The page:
Police forensic team at the scene of then Senior Principal State Attorney Joan Kagezi’s killing in Kampala in March 2015. PHOTOS/FILE

Luzira prison suspect
Highly-placed sources say this suspect lived a lavish lifestyle during his incarceration behind the curtain walls of Luzira prison.
His clothes were always pressed and fellow inmates competed for his favours and upon doing his chores, they were feted with foodstuff and cash. The alleged suspect also sponsored football leagues in prison.
Asked about the matter, the prison’s spokesperson, Mr Frank Baine, was reluctant to comment.

“As prisons, we have nothing to do with that case. If the person [suspect] you are talking about had not been convicted then, that is an issue of police and the DPP,” Mr Baine said. 
“Also, when you say he lived a lavish lifestyle, I doubt that is true, because a prison is prison,” he added.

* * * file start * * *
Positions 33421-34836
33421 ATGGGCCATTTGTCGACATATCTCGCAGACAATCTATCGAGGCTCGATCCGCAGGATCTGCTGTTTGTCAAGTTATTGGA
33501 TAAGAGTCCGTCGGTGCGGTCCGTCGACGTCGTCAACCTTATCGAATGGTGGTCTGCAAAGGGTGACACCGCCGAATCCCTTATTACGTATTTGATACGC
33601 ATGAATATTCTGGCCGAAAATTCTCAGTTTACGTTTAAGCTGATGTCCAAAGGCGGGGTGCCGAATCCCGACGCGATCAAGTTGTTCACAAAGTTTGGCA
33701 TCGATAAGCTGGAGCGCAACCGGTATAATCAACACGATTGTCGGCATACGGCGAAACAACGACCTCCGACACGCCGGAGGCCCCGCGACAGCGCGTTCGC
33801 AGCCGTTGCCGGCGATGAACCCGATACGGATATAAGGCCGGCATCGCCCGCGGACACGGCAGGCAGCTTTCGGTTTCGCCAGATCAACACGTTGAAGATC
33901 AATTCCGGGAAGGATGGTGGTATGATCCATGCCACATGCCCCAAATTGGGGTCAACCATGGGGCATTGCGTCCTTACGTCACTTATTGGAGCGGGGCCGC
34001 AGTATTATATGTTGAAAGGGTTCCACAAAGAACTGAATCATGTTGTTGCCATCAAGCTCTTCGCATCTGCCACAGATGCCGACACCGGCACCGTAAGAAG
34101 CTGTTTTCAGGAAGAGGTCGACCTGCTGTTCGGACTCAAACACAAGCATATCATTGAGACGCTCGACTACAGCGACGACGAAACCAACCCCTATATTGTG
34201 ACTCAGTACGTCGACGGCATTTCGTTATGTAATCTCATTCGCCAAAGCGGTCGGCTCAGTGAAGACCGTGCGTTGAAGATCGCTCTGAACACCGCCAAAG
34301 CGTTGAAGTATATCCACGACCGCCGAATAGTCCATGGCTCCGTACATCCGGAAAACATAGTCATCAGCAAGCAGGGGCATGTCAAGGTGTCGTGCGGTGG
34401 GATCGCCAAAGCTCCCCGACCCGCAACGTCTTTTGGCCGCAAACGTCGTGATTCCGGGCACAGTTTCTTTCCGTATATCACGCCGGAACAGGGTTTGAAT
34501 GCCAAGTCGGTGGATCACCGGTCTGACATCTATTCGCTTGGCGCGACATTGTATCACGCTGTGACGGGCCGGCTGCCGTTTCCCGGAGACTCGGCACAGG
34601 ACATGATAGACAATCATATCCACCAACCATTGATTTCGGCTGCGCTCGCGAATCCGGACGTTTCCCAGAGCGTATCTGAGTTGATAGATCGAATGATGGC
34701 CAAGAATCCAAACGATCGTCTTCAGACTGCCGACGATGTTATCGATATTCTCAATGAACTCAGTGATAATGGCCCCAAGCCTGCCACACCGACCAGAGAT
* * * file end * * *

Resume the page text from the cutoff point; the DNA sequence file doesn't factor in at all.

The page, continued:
Highly-placed sources claim that the suspect later fled to a European country, where his girlfriend, who financed his bail fees, lives.
It has been established that Uganda does not have an extradition treaty with this European country we can’t mention for legal and security reasons.

Ms Okui declined to comment on our findings saying: “The case is under investigation and the ODPP does not discuss a matter under inquiry because it could be jeopardised.”
The embassy in Kampala of the said European country declined to comment on the matter. 
“They (killers) were seen clearly. Why not publicise it and embarrass those who are harbouring them? I heard one of them was living somewhere. Why not say if you cannot bring this person here then try him there?” Mr Museveni wondered.